The Contours of Christian Love
October 19, 2009 Length: 15:26
Can one call oneself a Christian without love? And what is the nature of the love we are called to show our neighbors? In this week's episode, Fr Matthew examines four patristic passages on love, and asks the question: What is it about Christian love that makes it unique in the world?
I would like today to focus on love and the fervent insistence of the holy Fathers of the Church that we obey Christ’s command to love one another as he has loved us, and I would like to begin by offering a quotation from a letter of St. Basil the Great, the 203rd in our collection of his epistles. St. Basil the Great, writing in the fourth century, says this:
I cannot persuade myself that without love to others and without as far as rests with me peaceableness towards all I can be called a worthy servant of Jesus Christ.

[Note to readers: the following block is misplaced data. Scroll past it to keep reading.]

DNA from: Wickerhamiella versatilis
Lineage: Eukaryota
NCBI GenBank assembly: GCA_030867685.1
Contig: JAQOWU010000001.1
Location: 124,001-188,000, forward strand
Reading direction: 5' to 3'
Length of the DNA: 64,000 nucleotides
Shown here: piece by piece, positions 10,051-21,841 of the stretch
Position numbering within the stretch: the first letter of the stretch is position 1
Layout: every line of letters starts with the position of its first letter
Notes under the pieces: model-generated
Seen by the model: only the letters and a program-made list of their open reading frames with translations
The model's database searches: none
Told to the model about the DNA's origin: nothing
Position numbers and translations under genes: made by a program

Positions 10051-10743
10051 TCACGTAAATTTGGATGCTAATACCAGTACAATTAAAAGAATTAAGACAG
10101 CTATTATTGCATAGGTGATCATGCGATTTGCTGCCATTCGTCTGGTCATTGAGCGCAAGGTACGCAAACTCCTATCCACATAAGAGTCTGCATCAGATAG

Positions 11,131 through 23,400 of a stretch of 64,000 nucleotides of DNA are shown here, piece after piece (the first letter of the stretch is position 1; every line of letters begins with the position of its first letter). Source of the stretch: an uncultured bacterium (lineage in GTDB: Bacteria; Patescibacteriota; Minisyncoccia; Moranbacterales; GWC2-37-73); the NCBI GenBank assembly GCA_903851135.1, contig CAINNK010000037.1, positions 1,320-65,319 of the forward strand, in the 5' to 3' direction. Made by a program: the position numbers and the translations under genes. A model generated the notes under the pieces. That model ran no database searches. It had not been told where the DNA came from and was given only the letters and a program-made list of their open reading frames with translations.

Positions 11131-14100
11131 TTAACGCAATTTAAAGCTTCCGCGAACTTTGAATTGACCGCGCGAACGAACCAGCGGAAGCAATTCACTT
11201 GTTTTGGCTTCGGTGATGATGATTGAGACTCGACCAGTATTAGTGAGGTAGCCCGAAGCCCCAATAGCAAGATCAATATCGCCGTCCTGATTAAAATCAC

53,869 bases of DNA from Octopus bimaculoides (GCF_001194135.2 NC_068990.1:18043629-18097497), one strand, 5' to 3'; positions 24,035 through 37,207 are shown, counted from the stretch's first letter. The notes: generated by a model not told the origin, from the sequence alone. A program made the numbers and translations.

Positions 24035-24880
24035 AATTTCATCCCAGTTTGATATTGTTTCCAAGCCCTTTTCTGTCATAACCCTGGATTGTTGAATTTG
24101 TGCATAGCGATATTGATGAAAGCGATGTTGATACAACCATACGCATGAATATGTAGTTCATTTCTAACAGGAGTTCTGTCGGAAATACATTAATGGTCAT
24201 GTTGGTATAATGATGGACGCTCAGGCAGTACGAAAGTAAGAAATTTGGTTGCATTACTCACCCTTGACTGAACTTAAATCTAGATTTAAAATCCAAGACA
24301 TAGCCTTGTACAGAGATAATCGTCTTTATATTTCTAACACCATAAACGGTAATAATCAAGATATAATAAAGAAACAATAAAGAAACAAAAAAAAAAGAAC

Let us pause for a moment at these remarkable, direct words. To St. Basil, the first sign of the authentic servant of Christ is love. “I cannot persuade myself,” he says, “that I can be a servant of Christ without love.” And this is, in St. Basil’s expression, not love as a generic idea, as a general feeling; it is specifically the love of other, the love of neighbor. And this love is tied at the same time to a deeply interior state, to peaceableness, as he says: “I must love others, and, as far as it rests with me, find peaceableness towards all.”